Humble was a pioneer oil boom town in the 1900s that originated as a crossroads community. Early records indicate the first settlers arrived in the Humble area during the early 1800s, and Joseph Dunman is believed to be the first settler who arrived in 1828. Pleasant Smith “Plez” Humble (1834-1912), for whom the town was named, settled in the area shortly before the Civil War (1861-1865). After acquiring land along the San Jacinto River, Pleasant began a ferry service where Hwy. 59 currently crosses the river. Pleasant also timbered lumber for railroad ties and mined gravel from his land; was a grocer and shopkeeper; served as justice of the peace; and opened the first post office in his home. City directories from 1883 and 1885 listed Pleasant as a fruit stand operator and wood dealer. In the 1900 census report his occupation was listed as an attorney at law. Other early settlers in the area included the Bender, Durdin, Isaacks, Lee, Slaughter, and Williams families. Economic bases were farms, sawmills, and timber. In March 1904, C. E. Barrett (1866-1926) began drilling for oil on a lease he took on Moonshine Hill, and it was in May 1904 that he discovered oil. On January 7, 1905, D. R. Beatty brought in the number 2 well from block 28 of the Long Subdivision, which yielded 8,500 barrels of oil a day and initiated the great oil boom. By the end of 1905, Humble had grown to a town of approximately 20,000 people. Named for the town, the Humble oil field produced 15,594,923 barrels of oil in 1905, which was the largest number of barrels in Texas for that year. In 1911, a group of operators, including Ross S. Sterling who later served as governor of Texas from 1931 to 1933, incorporated the Humble Oil Company, thus spreading the town’s name into the annals of world commerce. By 1946, production from several wells in Humble exceeded the total for the famous Spindletop discovery in Beaumont, Texas on January 10, 1901. Known as the greatest salt dome field, Humble still has producing wells and the town for which it was named continues to thrive. Location 110 West Main Street, Humble, TX 77338. GPS: Latitude: 29° 59.947′. Longitude: 95° 16.087′. Key Map: 335 Y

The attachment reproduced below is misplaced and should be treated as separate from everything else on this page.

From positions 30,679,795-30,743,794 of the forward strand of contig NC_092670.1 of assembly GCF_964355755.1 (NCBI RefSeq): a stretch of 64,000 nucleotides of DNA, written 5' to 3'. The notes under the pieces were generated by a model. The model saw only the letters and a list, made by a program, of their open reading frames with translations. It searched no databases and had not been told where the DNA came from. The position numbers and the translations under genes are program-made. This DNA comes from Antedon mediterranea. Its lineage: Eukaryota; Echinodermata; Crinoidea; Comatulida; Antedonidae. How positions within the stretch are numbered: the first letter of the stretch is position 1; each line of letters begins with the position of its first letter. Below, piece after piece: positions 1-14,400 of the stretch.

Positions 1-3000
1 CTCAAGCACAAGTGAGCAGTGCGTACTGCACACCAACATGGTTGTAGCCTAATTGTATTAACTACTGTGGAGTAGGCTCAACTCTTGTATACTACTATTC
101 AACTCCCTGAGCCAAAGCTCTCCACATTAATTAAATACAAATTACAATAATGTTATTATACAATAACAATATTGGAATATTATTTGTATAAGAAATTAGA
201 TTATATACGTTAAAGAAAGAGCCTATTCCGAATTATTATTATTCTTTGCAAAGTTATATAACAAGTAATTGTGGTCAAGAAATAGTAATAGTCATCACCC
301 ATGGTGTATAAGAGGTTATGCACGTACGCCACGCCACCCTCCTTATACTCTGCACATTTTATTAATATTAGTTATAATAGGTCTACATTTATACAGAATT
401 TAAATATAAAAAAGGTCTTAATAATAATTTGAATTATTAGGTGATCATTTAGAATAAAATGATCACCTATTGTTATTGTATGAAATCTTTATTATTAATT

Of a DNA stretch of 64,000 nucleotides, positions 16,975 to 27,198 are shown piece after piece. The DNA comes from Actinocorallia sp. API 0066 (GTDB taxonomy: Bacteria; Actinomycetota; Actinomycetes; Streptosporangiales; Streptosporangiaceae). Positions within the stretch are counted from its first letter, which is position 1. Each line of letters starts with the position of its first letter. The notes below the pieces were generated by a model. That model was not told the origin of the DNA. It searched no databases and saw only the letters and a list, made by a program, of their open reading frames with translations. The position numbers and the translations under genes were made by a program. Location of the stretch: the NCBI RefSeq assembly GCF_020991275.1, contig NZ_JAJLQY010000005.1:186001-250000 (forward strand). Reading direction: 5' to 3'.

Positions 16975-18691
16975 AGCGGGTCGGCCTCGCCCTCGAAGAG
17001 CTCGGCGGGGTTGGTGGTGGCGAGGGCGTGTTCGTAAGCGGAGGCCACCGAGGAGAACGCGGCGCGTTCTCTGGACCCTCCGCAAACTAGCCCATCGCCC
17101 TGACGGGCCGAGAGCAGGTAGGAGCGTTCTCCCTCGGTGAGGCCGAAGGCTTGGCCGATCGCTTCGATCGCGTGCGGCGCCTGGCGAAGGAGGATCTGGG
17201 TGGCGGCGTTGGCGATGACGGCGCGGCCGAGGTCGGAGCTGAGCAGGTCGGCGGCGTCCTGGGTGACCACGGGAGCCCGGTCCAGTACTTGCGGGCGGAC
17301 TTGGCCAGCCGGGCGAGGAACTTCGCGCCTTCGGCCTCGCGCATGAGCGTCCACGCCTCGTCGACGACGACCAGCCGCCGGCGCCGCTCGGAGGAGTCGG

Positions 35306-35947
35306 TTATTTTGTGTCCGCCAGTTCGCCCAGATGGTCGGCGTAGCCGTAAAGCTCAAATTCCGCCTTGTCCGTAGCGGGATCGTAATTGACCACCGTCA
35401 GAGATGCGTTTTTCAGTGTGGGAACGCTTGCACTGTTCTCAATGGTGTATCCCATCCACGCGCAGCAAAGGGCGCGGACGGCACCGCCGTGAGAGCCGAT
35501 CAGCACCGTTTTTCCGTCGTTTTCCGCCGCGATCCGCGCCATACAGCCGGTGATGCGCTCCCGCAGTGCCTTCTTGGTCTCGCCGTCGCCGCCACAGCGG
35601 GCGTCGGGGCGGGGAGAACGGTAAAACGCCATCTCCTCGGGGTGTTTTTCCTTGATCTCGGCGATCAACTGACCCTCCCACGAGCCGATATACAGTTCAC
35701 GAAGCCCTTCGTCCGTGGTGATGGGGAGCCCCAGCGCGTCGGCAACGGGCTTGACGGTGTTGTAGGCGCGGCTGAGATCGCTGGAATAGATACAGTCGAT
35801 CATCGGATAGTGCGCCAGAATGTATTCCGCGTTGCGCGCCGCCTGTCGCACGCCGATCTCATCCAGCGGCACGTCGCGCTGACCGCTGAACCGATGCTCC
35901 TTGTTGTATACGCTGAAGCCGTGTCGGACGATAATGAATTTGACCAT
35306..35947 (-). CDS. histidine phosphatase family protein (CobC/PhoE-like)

First United Methodist Church